Miss CHS A Success

Danielle Reed

From December 2009:

Instead of taking up the traditional ballots from every class for Miss Chamblee High School nominees, Beta Club officers decided to conduct the selection of this year’s Miss CHS pageant contestants differently.

“The girls are usually nominated,” said Beta Club president Christina Nguyen. “In the past, they dropped out a lot, so this year, we made the girls try out and we had a better show because of it.”

Last year, girls who had been nominated by their classes dropped out later after they realized how much commitment the pageant would take, or that they did not have a strong talent. The Miss CHS Pageant 2009 was no different because it featured no freshmen. The freshmen who auditioned did not attend rehearsals.

“I have mixed feelings about the ‘no freshmen,’” said pageant sponsor Gail Gavant. “Of course, the more the better, but it lets the pageant end in a timely way, and so it did. It also allowed more attention to be focused on other girls.”

Senior Gabriela Alcendra is from Texas, and this was her first year participating in the Miss CHS pageant. Alcendra wanted to see how far she could go in the pageant and stay committed. In her audition, she recited an original poem called “My Favorite Love” which landed her a spot as a contestant. Due to her talent, poise, and moving presentation, Alcendra was crowned the senior queen of the Miss CHS pageant.

Junior Raki Rush is from Fort Lauderdale, Florida. She learned to speak publicly and recite poetry when she was in her elementary school drama club. Rush also learned poise and etiquette when she was part of John Casablanca’s Modeling Agency in fourth through sixth grade. Rush recited a poem for her talent called “Ego Trippin.” Though she felt her pageant gown was not as fancy as the other contestants’, she felt comfortable and held her head high. Rush was crowned princess for the juniors in the pageant.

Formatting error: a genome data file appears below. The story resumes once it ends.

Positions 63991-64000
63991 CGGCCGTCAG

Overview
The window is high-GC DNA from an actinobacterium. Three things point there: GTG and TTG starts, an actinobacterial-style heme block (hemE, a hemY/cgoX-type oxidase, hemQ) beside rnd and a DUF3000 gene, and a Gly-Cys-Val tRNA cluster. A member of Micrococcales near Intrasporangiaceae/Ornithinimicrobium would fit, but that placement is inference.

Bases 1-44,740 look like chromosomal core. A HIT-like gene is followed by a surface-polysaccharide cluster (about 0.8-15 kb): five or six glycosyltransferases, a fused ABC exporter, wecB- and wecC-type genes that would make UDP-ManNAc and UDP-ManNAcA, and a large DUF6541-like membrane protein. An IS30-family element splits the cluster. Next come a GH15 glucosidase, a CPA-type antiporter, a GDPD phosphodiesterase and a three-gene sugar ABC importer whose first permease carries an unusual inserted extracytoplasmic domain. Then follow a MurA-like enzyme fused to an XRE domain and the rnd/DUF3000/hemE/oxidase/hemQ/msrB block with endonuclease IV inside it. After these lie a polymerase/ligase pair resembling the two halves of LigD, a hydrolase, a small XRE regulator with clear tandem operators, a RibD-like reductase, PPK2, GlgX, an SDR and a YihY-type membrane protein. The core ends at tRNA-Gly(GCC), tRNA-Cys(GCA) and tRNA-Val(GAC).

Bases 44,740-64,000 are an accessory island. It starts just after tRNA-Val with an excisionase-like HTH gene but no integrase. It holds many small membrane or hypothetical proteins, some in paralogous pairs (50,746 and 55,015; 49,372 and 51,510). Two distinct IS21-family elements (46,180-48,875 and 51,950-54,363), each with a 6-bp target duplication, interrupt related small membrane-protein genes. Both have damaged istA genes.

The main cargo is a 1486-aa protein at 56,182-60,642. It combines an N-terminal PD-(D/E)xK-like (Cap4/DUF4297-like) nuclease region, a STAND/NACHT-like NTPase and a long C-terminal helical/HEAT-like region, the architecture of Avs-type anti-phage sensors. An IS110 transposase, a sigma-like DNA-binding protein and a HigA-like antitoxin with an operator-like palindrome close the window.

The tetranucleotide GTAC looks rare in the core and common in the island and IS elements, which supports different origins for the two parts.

“I was surprised that I won because I messed up in the opening dance,” said Rush. “My interview went really well. Even though my family wasn’t there, I spoke a lot about them to the judges, and I think that won them over.”

Sophomore Dejah Ault is from New York. She has recited her original poem “The Refusal To Comply with One’s Heart” in performances from New York to Pennsylvania. Ault gets her love of poetry from her godparents who were also poets. “The Refusal to Comply with One’s Heart” was the poem Ault recited for her talent in the pageant. Throughout the night of the pageant, Ault refused to let her nerves get in her way, and to help, she prayed. Ault was crowned princess for the sophomores.

I wasn’t expecting that,” said Ault. “I felt blessed because I was praying before they called my name. I almost died.”

The choosing of contestants was not the only ramification made to the pageant this year. Judging for the Miss CHS pageant focused more on talent, pose, and presentation, and less on appearance.

Unfortunately, attendance for the pageant was still not as high as expected. This was due to ticket sale inconsistencies and limited advertising.

“The turnout wasn’t commensurate with the amount of work that went into the pageant on behalf of the Beta Club and the girls,” said Gavant.

Beta Club was able to raise about $400 in profit from ticket sales and concessions. Last year about $700 was raised. These proceeds were raised to help in the fight to find a cure for Muscular Dystrophy.

“Being in the Miss CHS pageant was a really great experience,” said former contestant Elandra Loyal. “Not only did I learn the dances, but I met other people. It was really fun and something I never expected to do. I’m definitely going to do it next year.”